If you’ve ever taken a learning style quiz, you know that the idea is to find your most prominent learning style. The question then becomes: what do you do with that information?
A textbook definition of learning styles is:
“Characteristic cognitive, effective, and psycho-social behaviors that serve as relatively stable indicators of how learners perceive, interact with, and respond to the learning environment.”
That’s a fancy way of saying that different individuals interact with their learning environment in different ways. You’ll often see learning styles in conjunction with higher education and other types of cognitive learning courses. The theory is that, if the teacher is aware of the various ways in which people perceive information, they can differentiate the instruction to meet those needs.
To the casual learner, understanding your learning style can help you find the best way to learn new information. There are seven different learning styles, and everybody uses a little of each one (on a sliding scale).
In this article we will talk about how many different learning styles there are (and what they mean), get you to try the learning style quiz, and find out how to use your specific learning style to improve your life.
Table of Contents
- The 7 Learning Styles
- Learning Styles and the Brain
- How to Use the Learning Style Quiz to Improve Your Life
- Visual Learner
- Auditory Learner
- Kinesthetic Learners
- Final Thoughts
- More on How to Use the Learning Style Quiz
The 7 Learning Styles
The following is an overview of the various learning styles:
1. Visual / Spatial
A visual learner thinks in pictures. They prefer having illustrations, pictures, and other types of images to help form a mental image of what they are learning. Visual learners are typically spatial thinkers. Advertising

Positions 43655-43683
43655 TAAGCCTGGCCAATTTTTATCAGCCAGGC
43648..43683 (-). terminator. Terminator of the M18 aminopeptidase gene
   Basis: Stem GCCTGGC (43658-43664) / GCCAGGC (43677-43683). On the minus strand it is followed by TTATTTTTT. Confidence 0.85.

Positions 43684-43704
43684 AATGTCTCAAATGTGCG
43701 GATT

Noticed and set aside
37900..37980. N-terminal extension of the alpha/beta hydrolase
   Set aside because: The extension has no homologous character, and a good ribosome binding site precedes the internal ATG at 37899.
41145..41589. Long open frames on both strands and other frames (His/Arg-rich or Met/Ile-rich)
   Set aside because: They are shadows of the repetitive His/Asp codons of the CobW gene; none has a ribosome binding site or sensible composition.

2. Aural / Auditory-Musical
An aural learner learns through music and rhythm. While actual music isn’t necessarily required to reach an aural learner, it certainly is more effective.
3. Verbal / Linguistic
A verbal learner prefers using words, both in speech and in reading. A person with this learning style might prefer a good lecture or textbook to more visual and auditory styles.
4. Physical / Kinesthetic
A physical learner prefers using their body, hands, and sense of touch. A person with this learning style is more of a “hands-on” learner who prefers to learn by doing.
5. Logical / Mathematical
A logical learner prefers information to flow from one thought or idea to the next. A person with this learning style prefers mathematics, logic, and reasoning.
6. Social / Interpersonal
A social learner prefers to learn in groups or through social interaction. A person with this learning style usually prefers group-work and project-based learning.
7. Solitary / Intrapersonal
A solitary learner prefers to work alone. People with this learning style are great at teaching themselves and often prefer self-study and online courses to more traditional learning methods.
Did you see yourself in more than one learning style? If so, then you understand that no one person has just one learning style. Each of the above styles exist in everybody to a certain degree.
If you take a learning style quiz, you might see a certain style emerge as the strongest (and, thus, more preferred). However, that does not mean that person cannot learn in one of the other ways listed. Advertising
Learning Styles and the Brain
Learning styles influence and guide the way you learn. They affect the way you internally represent your experiences, remember information, or even dictate the words you choose.
Research suggests that each learning style makes use of a different part of the brain. Here is the breakdown for each learning style:
- Visual: Visual learners use the occipital and parietal lobes at the back of the brain.
- Aural: Aural content is mostly processed through the temporal lobes (especially the right temporal lobe for music).
- Verbal: Verbal content is processed through the temporal and frontal lobes.
- Kinesthetic: Kinesthetic learning is processed using the cerebellum and the motor cortex.